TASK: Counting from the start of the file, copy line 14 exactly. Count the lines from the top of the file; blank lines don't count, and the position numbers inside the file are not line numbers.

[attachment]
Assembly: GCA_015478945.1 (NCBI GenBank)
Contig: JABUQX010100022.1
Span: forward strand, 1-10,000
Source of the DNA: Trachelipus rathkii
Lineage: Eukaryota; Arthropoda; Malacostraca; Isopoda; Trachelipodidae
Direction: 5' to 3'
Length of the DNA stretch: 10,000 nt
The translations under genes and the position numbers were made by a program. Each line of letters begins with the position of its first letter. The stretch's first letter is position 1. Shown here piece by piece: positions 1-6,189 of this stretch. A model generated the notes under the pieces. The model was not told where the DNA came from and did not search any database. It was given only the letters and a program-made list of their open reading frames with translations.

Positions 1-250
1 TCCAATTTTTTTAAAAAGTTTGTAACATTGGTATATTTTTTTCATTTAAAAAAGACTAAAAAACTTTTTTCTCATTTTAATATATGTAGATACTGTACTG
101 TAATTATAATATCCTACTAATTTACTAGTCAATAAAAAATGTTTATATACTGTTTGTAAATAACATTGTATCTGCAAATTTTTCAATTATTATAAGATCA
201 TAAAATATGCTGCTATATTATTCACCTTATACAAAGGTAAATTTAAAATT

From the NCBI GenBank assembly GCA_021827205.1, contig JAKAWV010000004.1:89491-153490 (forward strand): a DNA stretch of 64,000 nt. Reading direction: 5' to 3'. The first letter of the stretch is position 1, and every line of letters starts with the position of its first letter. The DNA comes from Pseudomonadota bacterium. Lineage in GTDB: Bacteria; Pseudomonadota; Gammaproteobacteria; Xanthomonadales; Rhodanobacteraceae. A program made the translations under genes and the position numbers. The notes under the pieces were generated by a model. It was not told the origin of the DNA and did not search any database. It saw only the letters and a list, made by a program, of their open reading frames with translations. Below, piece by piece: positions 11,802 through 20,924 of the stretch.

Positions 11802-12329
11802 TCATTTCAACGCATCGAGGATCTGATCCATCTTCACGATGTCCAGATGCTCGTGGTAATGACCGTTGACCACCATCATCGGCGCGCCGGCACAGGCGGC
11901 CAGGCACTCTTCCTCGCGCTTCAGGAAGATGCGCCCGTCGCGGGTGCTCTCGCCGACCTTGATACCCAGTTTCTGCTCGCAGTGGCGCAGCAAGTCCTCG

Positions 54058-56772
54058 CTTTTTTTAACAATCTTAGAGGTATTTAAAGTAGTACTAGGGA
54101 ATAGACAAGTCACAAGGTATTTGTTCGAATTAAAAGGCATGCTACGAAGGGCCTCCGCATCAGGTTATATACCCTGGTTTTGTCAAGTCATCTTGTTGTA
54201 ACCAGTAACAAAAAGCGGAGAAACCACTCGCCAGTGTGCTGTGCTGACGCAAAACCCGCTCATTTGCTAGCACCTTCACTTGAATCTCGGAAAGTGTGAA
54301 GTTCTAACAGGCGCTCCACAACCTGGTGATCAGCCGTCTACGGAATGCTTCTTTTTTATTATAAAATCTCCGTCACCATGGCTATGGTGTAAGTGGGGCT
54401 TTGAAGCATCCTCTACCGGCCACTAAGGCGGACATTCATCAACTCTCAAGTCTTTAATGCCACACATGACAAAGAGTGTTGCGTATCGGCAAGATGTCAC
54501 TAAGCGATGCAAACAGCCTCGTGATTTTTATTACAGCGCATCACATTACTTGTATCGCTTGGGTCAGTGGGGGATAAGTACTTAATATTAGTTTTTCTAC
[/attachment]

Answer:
Positions 11802-12329